If you’re a night owl who can’t or doesn’t want to make the switch, take heart: if you ever move to Mars, you’ll probably cope far better with that planet’s 24-hour, 39-minute solar day. Extreme morning types like me are likely to find it much harder to adapt to the 40-minute shift.

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  1. Quite a timely post – just finished reading Dan Pink’s ‘When – the scientific secrets of perfect timing’ and early birds make a feature within the book. It helps you understand if you’re an early bird, night owl or what he calls the ‘third bird’ – in between the two (of which approx 65% of us fall into) and then helps you determine your peak mental timing so you can make good decisions/be most creative/get stuff done efficiently etc. Worth a read.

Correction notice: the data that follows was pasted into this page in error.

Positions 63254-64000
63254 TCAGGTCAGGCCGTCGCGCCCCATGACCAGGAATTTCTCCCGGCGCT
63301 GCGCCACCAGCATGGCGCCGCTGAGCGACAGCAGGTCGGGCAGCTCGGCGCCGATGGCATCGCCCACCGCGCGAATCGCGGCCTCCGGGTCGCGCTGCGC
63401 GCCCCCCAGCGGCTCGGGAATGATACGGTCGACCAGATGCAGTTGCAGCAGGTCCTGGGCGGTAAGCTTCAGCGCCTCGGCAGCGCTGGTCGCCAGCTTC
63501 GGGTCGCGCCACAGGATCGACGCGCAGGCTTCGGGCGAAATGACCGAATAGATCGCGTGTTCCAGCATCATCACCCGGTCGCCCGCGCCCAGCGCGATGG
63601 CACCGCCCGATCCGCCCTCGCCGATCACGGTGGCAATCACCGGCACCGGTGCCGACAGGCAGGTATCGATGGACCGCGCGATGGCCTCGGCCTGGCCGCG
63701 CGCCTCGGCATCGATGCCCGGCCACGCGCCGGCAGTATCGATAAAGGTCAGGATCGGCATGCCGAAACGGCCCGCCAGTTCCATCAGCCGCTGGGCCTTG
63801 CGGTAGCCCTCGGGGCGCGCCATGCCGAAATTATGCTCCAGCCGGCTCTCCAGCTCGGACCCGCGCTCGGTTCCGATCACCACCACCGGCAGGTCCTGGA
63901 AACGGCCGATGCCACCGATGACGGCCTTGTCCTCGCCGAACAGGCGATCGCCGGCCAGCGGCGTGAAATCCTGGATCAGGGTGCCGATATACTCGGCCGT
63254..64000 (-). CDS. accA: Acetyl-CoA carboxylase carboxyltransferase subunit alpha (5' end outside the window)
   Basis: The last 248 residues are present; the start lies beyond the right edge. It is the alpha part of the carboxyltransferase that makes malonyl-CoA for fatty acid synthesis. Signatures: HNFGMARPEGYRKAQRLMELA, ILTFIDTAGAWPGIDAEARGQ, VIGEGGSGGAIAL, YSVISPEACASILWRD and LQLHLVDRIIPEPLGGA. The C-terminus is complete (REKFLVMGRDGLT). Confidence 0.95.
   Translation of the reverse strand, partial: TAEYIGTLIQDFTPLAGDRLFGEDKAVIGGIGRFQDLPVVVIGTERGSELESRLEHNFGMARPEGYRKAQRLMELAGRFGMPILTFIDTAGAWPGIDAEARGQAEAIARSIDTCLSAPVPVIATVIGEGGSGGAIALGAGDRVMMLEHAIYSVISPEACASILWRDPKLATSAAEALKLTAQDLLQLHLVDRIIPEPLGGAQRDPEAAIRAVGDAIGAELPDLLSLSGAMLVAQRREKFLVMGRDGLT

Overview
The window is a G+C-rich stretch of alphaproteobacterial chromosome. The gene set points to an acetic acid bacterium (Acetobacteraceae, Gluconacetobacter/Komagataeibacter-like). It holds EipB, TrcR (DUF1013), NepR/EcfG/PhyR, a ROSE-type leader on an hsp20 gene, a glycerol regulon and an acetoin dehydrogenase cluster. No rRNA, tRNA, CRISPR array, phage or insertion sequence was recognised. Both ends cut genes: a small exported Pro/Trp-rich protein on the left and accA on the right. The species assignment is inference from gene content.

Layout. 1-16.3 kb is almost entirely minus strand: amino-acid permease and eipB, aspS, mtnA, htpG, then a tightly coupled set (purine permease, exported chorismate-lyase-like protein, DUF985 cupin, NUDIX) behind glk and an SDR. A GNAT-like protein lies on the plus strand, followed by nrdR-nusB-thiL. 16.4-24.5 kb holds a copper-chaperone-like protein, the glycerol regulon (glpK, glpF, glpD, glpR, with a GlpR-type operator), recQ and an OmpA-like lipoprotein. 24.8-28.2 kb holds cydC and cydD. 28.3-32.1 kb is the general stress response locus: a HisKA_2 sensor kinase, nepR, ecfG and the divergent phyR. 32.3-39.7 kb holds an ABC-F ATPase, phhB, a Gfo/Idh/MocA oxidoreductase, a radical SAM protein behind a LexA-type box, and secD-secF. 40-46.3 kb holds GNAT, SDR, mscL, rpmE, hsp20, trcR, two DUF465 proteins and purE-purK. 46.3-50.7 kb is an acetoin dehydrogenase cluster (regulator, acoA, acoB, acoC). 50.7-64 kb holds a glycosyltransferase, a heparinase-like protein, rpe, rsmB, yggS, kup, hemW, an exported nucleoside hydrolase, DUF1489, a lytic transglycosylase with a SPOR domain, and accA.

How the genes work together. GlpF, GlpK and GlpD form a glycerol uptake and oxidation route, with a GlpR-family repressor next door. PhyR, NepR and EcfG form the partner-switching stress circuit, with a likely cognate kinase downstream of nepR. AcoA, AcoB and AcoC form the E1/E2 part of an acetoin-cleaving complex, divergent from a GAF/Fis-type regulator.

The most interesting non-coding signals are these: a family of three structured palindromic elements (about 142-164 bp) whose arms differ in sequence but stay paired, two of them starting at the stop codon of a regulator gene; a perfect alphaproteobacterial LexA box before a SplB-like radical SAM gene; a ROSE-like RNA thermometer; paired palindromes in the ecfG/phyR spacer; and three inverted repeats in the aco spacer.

• That sounds like a great book – thanks for the recommendation. Are you a third bird? I think the idea of a peak time is really important!

  2. I’m an early bird. The way to quickly work it out, based on Roenneberg, the chronobiologist, methodology is as follows:
    1. What time do you usually fall asleep (say 11:30pm)
    2. What time do you usually wake up, without work alarms artificially waking you up (say 7:30am)
    3. What is the mid point – in this instance 3:30am
    4. Compare to the Roenneberg chart
    Lark/early bird is 12am-3:30am (14% of population)
    Third bird is 3:30m-5:30am (65%)
    Owl is 5:30am-12pm (21%)
    PS. I think you’ll like the book as he weaves all his scientific reference material into his story/messaging. I bought the iBook, so it then typically hyperlinks you directly on the web

    • Thanks Marti. I’ve read a lot of the research, but not the book and it sounds great. Glad to be in the early bird club with you 😀